The International Criminal Court and the Politics of Justice in Africa

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February 24, 2014

Dr. Alana Tiemessen, a post-doctoral fellow at the University of Chicago Department of Political Science, addressed students and staff on February 24th in the third of a series of lectures by young academics and practitioners in the field of international justice.

In her talk, "The International Criminal Court and the Politics of Justice in Africa," Dr. Tiemessen outlined the politicization of The International Criminal Court (ICC) and the Court’s tenuous relationship with Africa. The ICC in The Hague tries those most responsible for war crimes, crimes against humanity, and genocide.

While Dr. Tiemessen stated the International Criminal Court is an example of international moral progress she maintained the Court would never fully transcend the political sphere and operate solely based on law.

Dr. Tiemessen claimed that these “patterns of politicization” result primarily from the means by which conflicts are brought to the Court’s attention and the structure of the Court itself. All eight of the Court’s ongoing investigations and trials are focused on African conflicts.

First, the United Nations Security Council referrals are often based on external political interests. For this reason North Korea and Syria will never be referred to the ICC as a result of Russia’s veto power.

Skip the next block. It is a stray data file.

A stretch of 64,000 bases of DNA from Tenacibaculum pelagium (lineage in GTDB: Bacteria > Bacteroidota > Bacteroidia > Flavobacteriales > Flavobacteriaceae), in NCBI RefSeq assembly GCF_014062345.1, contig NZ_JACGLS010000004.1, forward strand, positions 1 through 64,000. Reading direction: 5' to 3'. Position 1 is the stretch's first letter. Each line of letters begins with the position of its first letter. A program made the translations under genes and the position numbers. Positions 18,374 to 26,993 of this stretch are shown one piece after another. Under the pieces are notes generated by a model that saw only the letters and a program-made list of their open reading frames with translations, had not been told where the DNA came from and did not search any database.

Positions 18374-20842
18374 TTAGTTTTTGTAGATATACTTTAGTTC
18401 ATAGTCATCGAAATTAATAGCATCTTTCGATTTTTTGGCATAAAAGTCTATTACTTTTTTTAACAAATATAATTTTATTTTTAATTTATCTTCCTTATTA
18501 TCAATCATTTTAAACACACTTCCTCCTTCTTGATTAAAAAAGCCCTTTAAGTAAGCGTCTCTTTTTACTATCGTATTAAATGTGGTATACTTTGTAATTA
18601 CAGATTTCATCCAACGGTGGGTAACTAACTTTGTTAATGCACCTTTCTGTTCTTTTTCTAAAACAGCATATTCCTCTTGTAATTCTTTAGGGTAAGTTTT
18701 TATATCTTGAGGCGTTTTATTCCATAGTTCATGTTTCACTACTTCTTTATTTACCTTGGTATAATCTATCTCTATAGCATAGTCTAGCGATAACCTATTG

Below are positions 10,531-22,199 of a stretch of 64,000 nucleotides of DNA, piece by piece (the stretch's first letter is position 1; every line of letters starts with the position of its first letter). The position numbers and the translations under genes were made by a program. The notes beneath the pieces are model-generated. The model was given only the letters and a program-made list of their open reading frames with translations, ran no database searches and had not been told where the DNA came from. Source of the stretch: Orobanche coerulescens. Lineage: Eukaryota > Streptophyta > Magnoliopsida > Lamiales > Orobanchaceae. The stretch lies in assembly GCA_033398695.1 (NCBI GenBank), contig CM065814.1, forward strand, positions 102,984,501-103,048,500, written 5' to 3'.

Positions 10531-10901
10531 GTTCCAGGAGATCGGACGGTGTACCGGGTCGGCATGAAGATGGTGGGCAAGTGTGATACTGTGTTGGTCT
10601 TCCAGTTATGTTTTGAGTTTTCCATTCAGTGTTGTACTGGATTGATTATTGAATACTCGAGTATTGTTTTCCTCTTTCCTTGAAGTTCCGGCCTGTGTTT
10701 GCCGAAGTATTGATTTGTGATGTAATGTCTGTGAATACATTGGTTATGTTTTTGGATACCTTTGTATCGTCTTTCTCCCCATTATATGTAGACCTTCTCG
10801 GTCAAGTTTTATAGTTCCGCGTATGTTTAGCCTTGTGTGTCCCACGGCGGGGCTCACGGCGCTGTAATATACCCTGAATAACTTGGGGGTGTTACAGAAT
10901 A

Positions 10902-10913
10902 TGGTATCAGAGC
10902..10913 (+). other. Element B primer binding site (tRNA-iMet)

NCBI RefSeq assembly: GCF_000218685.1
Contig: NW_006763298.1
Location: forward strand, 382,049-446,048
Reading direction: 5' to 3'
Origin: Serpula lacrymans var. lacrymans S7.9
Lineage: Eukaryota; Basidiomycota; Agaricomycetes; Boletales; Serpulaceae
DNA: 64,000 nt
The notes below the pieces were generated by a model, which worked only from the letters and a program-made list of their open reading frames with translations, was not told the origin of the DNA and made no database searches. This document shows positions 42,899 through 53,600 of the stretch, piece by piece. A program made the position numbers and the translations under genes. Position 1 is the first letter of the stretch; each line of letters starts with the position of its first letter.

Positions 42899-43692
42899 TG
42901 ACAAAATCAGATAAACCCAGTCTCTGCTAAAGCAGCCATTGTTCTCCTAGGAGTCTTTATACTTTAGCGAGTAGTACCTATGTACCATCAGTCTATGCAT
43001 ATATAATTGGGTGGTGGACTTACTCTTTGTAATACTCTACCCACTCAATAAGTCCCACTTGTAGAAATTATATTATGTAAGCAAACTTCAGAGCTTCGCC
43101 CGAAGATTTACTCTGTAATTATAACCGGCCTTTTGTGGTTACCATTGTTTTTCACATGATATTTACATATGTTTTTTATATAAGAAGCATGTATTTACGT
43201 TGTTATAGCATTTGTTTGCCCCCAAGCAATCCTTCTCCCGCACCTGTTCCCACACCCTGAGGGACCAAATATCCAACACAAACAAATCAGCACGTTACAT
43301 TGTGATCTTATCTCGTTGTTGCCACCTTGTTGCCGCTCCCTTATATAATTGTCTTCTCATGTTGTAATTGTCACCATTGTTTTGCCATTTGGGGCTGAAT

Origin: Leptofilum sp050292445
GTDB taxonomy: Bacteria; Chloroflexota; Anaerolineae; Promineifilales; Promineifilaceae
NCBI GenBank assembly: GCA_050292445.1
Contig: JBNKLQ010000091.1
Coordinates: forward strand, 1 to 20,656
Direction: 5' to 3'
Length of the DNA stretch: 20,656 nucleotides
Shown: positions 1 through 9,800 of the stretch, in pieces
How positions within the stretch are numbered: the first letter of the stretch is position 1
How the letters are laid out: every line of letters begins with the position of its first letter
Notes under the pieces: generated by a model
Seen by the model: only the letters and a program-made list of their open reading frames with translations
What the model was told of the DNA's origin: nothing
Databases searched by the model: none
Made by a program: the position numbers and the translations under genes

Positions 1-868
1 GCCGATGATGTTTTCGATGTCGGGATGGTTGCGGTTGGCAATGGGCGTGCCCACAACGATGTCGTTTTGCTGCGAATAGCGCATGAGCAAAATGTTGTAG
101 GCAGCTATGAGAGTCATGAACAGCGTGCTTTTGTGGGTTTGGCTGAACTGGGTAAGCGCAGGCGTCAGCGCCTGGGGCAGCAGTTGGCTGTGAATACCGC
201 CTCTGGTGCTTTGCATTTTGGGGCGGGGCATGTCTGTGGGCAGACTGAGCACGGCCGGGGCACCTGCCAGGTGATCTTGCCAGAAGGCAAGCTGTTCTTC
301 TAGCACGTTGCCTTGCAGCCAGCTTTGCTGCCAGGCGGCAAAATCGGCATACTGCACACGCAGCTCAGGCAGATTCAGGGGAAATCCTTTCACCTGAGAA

Second, state self-referrals to the Court, such as in Uganda, are often politically motivated. Ugandan President Museveni has threatened to evict the ICC from Uganda were it to indict any Ugandan politicians or military leaders.

However, Dr. Tiemessen presented the Kenya case as an example of a trial that has remained relatively free of politicization. President Kenyatta and Deputy Prime Minister Ruto are currently on trial despite being sitting heads of state. Additionally, individuals on both sides of the conflict have been investigated and summoned. While this impartiality has created practical obstacles to conducting a trial it has also contributed to the legitimacy of the Court as an impartial body.

Dr. Tiemessen concluded by recommending that the ICC pull away from UN Security Council influence and that the prosecutor be granted greater independence to initiate investigations.

This article was written by Amelia Katan ’15, a member of the Fall 2013/Spring 2014 Ethics Center Leadership Council.